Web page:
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I've heard about time-series classification being done with TCN's and CNN's combined with LSTM's very often, citing that CNN's would provide insight both forward and in the past since you already have all the information for that time period. For my application, there is a distinct shape and I'd like to classify whether it exists or not. For example, I want to detect whether the data looks like this enter image description here or this enter image description here

Of course, there would be noise involved and the feature would be much less obvious making the problem worthy of using machine learning. Is there some way I can exploit this knowledge of there being a single important feature (this hump) to use a different architecture or do anything differently? Thanks.

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  • $\begingroup$ Does this problem have only 1 input variable ? $\endgroup$ – Shamit Verma Mar 19 at 6:58
  • $\begingroup$ Yes, as a function of time, but I would think the answer would apply to more complex problems? $\endgroup$ – Rithwik Sudharsan Mar 19 at 20:04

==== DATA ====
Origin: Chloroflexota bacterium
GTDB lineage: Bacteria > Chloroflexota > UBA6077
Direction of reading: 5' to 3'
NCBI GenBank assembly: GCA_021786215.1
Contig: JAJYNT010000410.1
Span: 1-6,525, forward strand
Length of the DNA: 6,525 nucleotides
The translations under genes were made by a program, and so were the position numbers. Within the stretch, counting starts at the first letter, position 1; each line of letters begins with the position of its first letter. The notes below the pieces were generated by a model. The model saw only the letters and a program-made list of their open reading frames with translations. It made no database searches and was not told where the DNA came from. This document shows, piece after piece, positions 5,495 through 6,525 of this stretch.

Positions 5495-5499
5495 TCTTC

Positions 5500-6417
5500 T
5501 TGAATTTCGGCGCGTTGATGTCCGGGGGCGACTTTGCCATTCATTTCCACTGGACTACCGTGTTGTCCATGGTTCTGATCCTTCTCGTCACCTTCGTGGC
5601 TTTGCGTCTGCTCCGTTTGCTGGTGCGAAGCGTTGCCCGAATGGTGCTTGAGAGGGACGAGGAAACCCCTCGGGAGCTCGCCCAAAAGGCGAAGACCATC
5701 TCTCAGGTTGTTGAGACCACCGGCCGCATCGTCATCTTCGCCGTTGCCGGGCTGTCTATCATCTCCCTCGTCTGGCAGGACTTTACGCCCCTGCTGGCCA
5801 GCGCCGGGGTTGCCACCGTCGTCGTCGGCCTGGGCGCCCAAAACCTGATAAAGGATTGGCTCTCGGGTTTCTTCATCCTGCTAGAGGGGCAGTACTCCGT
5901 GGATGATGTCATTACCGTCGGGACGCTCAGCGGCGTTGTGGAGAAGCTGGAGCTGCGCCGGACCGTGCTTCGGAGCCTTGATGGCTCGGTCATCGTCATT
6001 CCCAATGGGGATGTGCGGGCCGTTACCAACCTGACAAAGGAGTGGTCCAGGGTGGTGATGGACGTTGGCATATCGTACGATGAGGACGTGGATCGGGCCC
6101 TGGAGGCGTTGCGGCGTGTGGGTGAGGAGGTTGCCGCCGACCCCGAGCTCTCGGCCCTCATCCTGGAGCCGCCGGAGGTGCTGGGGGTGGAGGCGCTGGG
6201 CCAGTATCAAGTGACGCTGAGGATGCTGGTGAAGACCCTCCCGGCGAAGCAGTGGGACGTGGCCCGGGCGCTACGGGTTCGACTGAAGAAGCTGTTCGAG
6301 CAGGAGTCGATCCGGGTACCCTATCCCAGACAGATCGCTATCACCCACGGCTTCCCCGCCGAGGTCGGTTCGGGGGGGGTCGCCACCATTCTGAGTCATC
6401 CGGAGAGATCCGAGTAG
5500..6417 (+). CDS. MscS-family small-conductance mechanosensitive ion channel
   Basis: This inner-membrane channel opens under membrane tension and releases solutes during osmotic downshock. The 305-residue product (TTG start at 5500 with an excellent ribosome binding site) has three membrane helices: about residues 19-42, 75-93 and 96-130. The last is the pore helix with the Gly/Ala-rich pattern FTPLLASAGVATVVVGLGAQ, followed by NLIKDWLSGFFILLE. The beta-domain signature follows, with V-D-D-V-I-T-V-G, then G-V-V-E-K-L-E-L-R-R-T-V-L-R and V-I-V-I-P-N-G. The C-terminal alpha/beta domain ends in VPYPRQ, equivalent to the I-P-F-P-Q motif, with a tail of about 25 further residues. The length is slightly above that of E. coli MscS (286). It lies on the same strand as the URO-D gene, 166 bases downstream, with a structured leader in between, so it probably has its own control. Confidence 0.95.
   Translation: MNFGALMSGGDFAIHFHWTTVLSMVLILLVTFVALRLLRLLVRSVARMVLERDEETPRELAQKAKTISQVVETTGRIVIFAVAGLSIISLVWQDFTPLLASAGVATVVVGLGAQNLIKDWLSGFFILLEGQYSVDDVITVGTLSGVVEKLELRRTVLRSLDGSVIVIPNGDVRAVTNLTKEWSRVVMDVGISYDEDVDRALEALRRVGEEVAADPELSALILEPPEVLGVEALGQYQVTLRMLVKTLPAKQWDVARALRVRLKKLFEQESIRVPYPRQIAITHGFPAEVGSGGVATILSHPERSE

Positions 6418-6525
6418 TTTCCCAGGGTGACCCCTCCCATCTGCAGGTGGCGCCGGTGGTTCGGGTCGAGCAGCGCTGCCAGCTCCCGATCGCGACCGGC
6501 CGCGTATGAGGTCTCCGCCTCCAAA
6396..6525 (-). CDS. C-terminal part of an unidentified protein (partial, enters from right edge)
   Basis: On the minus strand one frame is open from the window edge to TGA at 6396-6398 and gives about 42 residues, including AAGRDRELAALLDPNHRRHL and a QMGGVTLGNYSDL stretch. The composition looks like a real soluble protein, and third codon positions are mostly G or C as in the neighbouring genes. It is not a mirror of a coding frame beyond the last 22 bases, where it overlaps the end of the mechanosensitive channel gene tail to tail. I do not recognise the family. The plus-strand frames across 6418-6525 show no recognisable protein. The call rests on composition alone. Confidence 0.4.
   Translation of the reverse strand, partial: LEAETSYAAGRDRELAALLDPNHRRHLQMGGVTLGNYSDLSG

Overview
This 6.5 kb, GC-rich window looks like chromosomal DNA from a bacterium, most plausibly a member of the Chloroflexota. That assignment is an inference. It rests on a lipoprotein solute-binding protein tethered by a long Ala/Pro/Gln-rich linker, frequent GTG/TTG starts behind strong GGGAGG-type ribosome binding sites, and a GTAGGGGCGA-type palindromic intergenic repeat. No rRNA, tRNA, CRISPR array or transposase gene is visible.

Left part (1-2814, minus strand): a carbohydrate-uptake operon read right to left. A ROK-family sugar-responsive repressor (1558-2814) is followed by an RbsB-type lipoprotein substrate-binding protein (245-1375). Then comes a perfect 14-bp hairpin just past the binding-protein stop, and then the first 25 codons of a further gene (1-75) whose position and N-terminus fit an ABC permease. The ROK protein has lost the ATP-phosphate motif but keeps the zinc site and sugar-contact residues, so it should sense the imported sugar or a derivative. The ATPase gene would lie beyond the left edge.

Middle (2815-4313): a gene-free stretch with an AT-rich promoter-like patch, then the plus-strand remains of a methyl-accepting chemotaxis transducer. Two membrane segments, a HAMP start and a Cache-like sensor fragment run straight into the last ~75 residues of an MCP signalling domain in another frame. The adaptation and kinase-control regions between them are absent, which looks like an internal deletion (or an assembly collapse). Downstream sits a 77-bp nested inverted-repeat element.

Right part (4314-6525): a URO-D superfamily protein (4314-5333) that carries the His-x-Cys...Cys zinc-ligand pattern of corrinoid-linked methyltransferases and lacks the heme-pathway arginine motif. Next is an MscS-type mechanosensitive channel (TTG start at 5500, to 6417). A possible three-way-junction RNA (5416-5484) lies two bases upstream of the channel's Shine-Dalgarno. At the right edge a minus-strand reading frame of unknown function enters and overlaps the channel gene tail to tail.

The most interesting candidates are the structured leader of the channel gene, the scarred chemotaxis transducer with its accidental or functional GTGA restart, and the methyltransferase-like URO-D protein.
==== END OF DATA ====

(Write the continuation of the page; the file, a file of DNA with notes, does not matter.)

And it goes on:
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This specific problem looks at the pattern across the whole data I.e. pattern will not show up from time < -3 or time > 3 for a given curvature.

You can try two models :

  1. Simple feed-forward Network with number of inputs = number of time steps (Maybe scale / shift the data so that it always has the same number of time steps )

This should be able to detect some patterns for classification (Like f(0) must be less that f(4))

  1. Univariate LSTM with different sizes of time steps in each sample

This should be able to learn that f(x) should stay near constant, reduce and then increase and return to constant

Both networks will have a sigmoid in output layer since it is a binary classification problem.

Code exmaple for LSTM : https://machinelearningmastery.com/sequence-classification-lstm-recurrent-neural-networks-python-keras/

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  • $\begingroup$ How exactly would this take into account the existence of that central feature? Sorry I don't see exactly where this would be different from any standard time classification approach $\endgroup$ – Rithwik Sudharsan Mar 21 at 5:08
  • $\begingroup$ Time classification works well with patterns that repeat (Say f(x) dips below 0 every N steps). This patterns happens only once. So , network have to learn parts of the pattern. $\endgroup$ – Shamit Verma Mar 21 at 13:12

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